Definitions vary all over the place, so your results may vary. This works for me.
Hosting - running and maintaining a computer system on someone's behalf.
SaaS - Software-as-a-Service is a model of software deployment whereby a
provider licenses an application to
customers for use as a service on
demand. One example of SaaS is the
Salesforce.com CRM application.
IaaS - Infrastructure-as-a-Service is the delivery of computer
infrastructure (typically a platform
virtualization environment) as a
service. Rather than purchasing
servers, software, data center space
or network equipment, clients instead
buy those resources as a fully
outsourced service. One such example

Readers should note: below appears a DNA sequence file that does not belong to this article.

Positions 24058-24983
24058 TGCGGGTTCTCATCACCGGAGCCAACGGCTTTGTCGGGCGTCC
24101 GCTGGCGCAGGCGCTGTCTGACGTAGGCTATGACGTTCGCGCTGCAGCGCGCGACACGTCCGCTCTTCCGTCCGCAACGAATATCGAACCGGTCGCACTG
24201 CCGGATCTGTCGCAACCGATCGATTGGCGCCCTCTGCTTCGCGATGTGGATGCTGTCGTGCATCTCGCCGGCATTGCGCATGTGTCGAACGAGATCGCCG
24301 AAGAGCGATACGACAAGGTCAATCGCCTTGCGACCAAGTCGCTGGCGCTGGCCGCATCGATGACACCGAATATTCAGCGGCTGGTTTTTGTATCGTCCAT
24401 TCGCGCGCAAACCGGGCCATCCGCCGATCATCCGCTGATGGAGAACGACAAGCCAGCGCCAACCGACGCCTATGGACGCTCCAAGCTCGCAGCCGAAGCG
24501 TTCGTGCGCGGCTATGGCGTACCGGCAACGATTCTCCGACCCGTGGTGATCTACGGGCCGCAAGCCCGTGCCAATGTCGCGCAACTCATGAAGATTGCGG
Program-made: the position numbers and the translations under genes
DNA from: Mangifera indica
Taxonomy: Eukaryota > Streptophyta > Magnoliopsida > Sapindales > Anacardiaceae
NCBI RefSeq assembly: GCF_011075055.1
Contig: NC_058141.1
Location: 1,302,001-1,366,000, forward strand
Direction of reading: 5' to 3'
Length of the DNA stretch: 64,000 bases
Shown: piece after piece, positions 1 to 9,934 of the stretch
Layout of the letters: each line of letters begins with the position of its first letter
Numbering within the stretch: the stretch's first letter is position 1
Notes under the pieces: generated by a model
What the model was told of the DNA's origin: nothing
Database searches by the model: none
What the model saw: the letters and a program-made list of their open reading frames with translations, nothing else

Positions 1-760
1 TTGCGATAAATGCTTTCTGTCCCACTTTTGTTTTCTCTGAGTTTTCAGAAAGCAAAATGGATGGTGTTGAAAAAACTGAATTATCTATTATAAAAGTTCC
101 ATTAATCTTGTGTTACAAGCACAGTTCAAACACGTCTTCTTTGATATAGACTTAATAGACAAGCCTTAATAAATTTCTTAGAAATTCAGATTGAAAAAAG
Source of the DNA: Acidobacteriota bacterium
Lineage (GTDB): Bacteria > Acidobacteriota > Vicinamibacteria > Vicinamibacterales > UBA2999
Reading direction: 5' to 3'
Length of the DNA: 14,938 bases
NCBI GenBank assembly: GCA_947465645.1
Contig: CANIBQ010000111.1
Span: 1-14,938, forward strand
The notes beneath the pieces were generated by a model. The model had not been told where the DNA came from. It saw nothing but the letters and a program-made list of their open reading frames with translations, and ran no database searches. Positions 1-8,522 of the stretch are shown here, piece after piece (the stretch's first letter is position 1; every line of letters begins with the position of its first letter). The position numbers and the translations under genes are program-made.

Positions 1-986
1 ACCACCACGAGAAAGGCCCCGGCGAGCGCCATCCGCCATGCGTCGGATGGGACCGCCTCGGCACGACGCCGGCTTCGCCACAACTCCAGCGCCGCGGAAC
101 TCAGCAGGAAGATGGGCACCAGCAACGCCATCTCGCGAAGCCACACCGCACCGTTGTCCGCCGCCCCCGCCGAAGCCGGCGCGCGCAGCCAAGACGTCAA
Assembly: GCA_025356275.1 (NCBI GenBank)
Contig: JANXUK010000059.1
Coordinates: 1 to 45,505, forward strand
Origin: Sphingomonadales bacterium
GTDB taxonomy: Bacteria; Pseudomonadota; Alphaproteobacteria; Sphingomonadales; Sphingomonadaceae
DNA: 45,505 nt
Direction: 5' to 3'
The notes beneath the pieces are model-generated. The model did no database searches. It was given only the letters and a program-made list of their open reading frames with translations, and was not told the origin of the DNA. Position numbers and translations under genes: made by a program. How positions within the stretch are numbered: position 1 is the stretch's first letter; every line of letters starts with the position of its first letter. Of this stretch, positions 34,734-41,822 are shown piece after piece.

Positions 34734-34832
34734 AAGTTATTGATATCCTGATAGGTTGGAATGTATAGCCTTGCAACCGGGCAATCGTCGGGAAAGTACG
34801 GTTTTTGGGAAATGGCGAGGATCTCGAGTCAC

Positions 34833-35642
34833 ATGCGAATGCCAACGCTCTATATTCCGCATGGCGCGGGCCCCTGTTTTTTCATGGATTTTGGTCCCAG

of this is the Amazon web services.
PaaS - Platform-as a-Service is the delivery of a computing platform
and solution stack as a service. It
facilitates the deployment of
applications without the cost and
complexity of buying and managing the
underlying hardware and software
layers. PaaS provides the facilities
required to support the complete
lifecycle of building and delivering
web applications and services. An
example of this would the GoogleApps
So, whether its SaaS, IaaS, Paas - its all "hosted" - that is, running somewhere other than on your hardware, and you pay for it (of course, there are hybrid solutions that incorporate your hardware + their hardware, but let's keep it simple for now.)
How you pay - per use, monthly, quarterly, annually - is a condition defined by the provider and not a deciding factor on what type of provider it is.